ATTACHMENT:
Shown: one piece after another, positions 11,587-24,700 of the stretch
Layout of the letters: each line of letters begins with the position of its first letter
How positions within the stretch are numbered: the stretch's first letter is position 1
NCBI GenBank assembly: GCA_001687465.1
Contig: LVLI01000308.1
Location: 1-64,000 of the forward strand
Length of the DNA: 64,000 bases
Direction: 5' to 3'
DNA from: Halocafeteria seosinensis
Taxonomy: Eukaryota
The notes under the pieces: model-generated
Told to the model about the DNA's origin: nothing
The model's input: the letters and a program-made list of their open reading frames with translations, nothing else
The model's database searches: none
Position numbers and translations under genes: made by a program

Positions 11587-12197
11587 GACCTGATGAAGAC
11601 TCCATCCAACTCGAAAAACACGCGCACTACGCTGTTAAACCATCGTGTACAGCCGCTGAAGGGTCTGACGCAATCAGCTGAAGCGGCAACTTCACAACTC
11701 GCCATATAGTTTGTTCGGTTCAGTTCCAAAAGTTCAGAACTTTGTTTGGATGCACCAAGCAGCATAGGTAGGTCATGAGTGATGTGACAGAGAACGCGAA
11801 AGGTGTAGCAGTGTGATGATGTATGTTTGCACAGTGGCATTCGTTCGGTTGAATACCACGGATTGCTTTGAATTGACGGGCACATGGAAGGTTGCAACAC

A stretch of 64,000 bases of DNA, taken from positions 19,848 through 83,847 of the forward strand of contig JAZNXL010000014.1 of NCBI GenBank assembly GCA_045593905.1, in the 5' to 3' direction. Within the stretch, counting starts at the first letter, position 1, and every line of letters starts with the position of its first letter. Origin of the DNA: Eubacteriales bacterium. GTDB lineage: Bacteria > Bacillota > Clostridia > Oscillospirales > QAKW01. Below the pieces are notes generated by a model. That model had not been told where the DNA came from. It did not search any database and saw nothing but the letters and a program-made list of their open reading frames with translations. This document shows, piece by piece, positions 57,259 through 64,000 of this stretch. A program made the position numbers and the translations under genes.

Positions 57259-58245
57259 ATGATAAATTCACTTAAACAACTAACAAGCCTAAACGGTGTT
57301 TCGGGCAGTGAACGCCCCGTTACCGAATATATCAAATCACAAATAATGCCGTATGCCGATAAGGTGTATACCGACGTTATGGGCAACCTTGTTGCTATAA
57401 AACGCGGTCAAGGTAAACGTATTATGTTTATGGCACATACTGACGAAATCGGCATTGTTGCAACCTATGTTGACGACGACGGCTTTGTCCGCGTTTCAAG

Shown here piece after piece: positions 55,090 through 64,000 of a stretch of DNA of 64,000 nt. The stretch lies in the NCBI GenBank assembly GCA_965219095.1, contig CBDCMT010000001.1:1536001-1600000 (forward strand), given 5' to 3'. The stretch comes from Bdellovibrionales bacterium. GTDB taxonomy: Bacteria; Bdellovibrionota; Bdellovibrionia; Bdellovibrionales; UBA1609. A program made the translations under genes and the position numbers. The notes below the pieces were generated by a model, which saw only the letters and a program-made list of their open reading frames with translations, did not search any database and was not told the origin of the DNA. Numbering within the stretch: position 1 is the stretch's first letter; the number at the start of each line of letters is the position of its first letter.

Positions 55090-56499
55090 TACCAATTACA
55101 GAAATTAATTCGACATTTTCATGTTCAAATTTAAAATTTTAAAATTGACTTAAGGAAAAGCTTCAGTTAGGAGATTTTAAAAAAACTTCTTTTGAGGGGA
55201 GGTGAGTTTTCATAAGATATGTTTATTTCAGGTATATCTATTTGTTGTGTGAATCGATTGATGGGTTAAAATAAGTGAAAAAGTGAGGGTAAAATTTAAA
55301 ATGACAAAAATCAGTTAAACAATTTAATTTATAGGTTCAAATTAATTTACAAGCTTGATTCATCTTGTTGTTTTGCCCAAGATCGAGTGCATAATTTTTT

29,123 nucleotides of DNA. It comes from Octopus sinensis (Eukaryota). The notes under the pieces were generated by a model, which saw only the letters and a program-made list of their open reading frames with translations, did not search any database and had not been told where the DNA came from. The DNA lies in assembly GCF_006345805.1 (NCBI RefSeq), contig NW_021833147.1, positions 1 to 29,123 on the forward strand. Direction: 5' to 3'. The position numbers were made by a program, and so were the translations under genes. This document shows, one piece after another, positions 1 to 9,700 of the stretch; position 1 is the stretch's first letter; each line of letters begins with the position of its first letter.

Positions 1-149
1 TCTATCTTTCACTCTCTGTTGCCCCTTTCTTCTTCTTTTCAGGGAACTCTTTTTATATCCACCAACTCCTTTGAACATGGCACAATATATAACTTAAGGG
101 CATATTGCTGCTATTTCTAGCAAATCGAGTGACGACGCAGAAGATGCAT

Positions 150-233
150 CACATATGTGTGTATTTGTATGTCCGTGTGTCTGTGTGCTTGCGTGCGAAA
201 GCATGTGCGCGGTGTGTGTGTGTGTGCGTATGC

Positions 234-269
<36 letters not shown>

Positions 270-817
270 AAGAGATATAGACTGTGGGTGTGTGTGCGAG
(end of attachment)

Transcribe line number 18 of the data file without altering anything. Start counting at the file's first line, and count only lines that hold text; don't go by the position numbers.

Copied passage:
11601 TCCATCCAACTCGAAAAACACGCGCACTACGCTGTTAAACCATCGTGTACAGCCGCTGAAGGGTCTGACGCAATCAGCTGAAGCGGCAACTTCACAACTC